Reviewed by Liza Perrat
Rating: 4 stars
As soon as I started reading Katherine, I felt transported from the 21st century straight back to the 14th; to a medieval world filled with political intrigue, danger, violence, superstition and romance. It was a memorable journey and, once over, it wasn’t easy to return to the present.
Born commoners, Katherine and her older sister Philippa, who married Geoffrey Chaucer, were left poor, and while Philippa obtained a position in the household of the Queen, wife to King Edward III of England, Katherine was sent to a convent.
Katherine eventually joined her sister at Court, where her beauty captured the attention of the lustful knight, Sir Hugh Swynford. Katherine reluctantly married him and became Lady Swynford, but at the same time, she met John of Gaunt, the Duke of Lancaster, son of King Edward III and brother to the heir to the throne, The Black Prince. John was, at the time, happily married to the beautiful Blanche, who became Katherine’s friend.
Upon the deaths of Blanche and Hugh Swynford, their passion was consummated, and, despite John of Gaunt having to marry the heiress to the throne of Castile, for political reasons, Katherine remained the true love of his life. Katherine bore him many children and their affair caused scandal, hatred and unrest throughout the country.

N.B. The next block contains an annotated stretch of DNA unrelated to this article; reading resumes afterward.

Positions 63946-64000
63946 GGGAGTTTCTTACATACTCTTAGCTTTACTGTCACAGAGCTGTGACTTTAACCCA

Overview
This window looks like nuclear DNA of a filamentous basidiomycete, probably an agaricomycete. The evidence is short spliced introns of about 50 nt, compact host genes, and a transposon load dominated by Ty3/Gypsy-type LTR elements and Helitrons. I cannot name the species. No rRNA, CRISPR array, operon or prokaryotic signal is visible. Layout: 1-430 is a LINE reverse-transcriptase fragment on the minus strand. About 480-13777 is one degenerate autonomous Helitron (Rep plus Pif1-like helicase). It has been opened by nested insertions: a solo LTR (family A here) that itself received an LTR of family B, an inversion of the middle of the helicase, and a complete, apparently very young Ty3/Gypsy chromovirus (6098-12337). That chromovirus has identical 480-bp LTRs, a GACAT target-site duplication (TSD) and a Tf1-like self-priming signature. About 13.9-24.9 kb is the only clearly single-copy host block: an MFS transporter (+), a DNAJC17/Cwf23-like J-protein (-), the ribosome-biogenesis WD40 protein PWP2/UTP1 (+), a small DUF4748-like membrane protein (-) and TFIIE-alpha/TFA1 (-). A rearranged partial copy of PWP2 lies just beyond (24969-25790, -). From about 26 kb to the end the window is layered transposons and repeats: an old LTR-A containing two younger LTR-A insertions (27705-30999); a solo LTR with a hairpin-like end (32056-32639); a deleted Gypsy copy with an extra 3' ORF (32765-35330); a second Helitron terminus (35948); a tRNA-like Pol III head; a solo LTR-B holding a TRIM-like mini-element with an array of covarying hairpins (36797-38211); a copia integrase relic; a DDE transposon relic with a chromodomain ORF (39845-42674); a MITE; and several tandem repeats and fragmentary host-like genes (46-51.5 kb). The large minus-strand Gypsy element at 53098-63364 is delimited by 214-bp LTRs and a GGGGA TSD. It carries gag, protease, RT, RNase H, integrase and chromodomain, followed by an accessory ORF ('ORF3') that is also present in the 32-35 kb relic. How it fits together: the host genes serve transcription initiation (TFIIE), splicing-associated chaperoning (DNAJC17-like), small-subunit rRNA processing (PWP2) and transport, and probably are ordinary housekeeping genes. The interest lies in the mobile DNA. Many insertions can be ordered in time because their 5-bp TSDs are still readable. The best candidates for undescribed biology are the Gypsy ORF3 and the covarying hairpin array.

I enjoyed learning much about this historical period, as the author, through her impeccable research, unerringly brought to life the characters that made this era memorable.
Written over half a century ago, this little-documented historical fact is as moving today as it surely was when it was first written. The richly-drawn portrait of the love affair of Katherine De Roet and John of Gaunt is a novel to be savoured, and I would highly recommend it to lovers of historical romance